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Rebus: A Game Called Malice - our review from Queen's Theatre Hornchurch

Guest post by Deborah Russell

I haven’t visited the Queen’s Theatre in Hornchurch for a little while and it was nice to be there again and remind myself why local theatre is so important. It was packed to the brim with people happily spending their pounds (despite the levels of austerity we’re all feeling) enjoying meeting up with friends and looking forward to some of intrigue. After all, those of us who like a bit of crime fiction are familiar with the taciturn Rebus and his creator Ian Rankin.

I’m mindful that it’s easy to give the plot away when writing about crime stories, so I’ll keep my comments brief on this score and try to deal with some of the characters. Our play lets us into a world of the wealthy, it unlocks some of the secrets to that wealth and in many ways shows us their unhappiness. “Oh, that old chestnut” I hear you say, “money doesn’t always make you happy”. Well, yes in part I think the story was telling us that, but it perhaps had a more important message about not judging a book by its cover.

The cast of Rebus: A Game Called Malice seated around a dining table.  Photo credit Mark Sepple
The cast of Rebus: A Game Called Malice. Photo credit Mark Sepple

Once seated we see the stage set in a grand living room with ornate furniture and paintings on the wall. The cast had just finished a lavish meal produced by a hired caterer (we never actually get to see the chef) and they’re helping themselves to the wine and whisky on offer. Harriet and Paul Godwin have invited them over for this sumptuous repast, our main man Rebus is the plus one of his ‘ex’ Stephanie and Jack is there with his much younger ‘girlfriend’ Candida – a social influencer.

That Paul and Harriet’s marriage has some issues quickly becomes obvious and that Jack is a wheeler dealer businessman with few scruples puts us in familiar territory. What I didn’t expect was that I would discover the only honest person in the room, apart from ex-detective Rebus, would be Candida. She was the glamorous one, overdressed, in an under-dressed kind of way, leading a glamorous life supported in part by Jack but only because of the connections she made through him. The thing I liked about her, was that she was completely upfront about her life and how she lived it. Everything was an open book and unlike everyone else in the room, there were no secrets to hide. What’s more, as our story unfolds it was to Candida that Rebus turned. Her and her trusted phone, gathering info. In fairness she also had some of the good lines.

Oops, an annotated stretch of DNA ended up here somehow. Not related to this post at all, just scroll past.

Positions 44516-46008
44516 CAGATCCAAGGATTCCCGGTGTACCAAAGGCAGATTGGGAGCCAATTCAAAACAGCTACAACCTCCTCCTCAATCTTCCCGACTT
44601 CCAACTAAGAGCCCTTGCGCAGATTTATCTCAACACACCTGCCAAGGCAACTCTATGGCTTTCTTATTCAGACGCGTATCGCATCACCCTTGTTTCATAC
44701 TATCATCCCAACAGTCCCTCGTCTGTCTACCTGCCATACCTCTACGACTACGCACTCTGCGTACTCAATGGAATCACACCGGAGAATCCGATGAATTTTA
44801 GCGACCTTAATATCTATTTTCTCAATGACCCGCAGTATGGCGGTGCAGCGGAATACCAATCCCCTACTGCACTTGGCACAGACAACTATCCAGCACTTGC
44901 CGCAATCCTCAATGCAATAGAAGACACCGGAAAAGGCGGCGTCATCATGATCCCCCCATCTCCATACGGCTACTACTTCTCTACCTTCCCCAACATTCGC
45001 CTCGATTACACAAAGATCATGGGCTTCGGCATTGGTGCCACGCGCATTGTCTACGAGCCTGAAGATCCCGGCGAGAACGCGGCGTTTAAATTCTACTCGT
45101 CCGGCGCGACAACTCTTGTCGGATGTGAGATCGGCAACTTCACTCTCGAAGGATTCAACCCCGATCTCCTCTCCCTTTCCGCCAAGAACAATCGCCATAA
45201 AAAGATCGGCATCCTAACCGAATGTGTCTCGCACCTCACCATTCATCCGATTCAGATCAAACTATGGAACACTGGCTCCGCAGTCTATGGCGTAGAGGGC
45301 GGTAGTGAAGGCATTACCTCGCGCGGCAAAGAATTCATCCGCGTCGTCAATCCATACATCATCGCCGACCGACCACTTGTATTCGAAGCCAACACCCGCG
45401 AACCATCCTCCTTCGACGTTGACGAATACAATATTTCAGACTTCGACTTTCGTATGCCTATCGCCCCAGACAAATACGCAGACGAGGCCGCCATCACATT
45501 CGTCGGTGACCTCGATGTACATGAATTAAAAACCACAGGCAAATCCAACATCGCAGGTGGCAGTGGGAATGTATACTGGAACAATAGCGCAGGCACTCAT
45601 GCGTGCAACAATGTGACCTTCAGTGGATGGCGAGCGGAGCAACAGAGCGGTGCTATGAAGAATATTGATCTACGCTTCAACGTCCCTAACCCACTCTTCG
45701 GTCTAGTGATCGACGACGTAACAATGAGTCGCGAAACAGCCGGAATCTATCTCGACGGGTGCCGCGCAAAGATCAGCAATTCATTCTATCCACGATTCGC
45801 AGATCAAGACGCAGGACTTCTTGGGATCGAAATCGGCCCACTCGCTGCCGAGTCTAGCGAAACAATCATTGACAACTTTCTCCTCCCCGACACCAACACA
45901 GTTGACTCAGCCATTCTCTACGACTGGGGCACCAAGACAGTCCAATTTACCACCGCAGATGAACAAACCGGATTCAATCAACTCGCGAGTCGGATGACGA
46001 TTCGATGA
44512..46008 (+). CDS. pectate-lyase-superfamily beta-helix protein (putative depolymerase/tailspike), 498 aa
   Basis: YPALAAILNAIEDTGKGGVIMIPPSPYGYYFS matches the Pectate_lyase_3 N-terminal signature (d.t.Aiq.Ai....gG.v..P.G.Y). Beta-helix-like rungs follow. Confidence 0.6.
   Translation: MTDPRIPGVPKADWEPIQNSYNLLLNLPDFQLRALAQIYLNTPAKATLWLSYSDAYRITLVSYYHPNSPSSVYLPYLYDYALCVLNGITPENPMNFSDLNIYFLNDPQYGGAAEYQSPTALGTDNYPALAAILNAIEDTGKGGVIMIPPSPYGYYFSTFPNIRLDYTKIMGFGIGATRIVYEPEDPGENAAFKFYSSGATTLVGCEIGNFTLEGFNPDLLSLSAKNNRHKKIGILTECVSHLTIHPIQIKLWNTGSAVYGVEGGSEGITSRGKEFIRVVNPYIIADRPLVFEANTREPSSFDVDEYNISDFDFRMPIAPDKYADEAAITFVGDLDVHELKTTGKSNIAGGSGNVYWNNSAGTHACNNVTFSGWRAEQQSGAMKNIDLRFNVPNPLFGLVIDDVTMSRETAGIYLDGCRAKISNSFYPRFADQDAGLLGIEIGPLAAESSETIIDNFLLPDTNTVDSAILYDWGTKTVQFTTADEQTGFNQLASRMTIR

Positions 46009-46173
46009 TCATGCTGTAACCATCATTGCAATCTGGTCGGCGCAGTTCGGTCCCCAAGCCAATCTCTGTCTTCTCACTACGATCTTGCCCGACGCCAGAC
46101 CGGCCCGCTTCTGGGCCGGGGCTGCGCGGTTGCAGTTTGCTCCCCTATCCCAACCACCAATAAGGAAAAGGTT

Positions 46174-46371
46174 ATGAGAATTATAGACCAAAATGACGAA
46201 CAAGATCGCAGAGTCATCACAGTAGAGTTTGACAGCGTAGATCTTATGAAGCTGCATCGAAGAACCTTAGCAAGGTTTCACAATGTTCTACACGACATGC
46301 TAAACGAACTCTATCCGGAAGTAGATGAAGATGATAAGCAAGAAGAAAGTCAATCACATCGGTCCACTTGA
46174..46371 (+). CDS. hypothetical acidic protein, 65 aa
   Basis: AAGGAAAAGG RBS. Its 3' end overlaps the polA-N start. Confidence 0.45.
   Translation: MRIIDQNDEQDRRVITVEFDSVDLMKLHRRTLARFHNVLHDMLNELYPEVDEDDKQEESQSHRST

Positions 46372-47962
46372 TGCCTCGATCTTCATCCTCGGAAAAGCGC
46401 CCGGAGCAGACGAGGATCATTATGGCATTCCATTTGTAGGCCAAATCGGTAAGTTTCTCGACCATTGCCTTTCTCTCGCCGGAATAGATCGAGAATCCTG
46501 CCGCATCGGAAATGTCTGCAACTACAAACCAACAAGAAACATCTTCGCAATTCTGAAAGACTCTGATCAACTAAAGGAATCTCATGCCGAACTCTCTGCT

L-R Forbes Masson & Emma Noakes wearing a red short dress. Photo credit Mark Sepple.
L-R Forbes Masson & Emma Noakes. Photo credit Mark Sepple.

Now, as previously stated I won’t give you the plot, but I’m sure you can gather that there was a death, but there was also art fraud, secret liaisons, aspersions about the past, and an awful lot of lies.

The play itself is short, 7.30pm start, 9pm finish with a break, but what it lacks in length of production it certainly provides fully in terms of intensity. If like myself you’re very familiar with the TV Rebus and John Stott’s portrayal of a rather gruff, unkempt, sometimes objectionable detective, then John Michie’s softer approach may lack a certain robustness. Although possibly he just wasn’t as brusque. Certainly, his performance appeared effortless as he took control of the stage as our crime story plays out and the body (told you there was a death) is discovered. Michie’s performance along with that of Emma Noakes playing Candida definitely stood out for me.

Well done Queen’s – you did it again! Long live local theatre.

The cast:

John Michie – John Rebus

Rebecca Charles – Harriet Godwin

Forbes Masson – Paul Godwin

Billy Hartman – Jack Fleming

Emily Joyce – Stephanie Jeffries

Emma Noakes – Candida Jones

When: Now until 25th February 2023

Where: Queen’s Theatre Hornchurch, Billet Lane, RM11 1QT

Tickets: or


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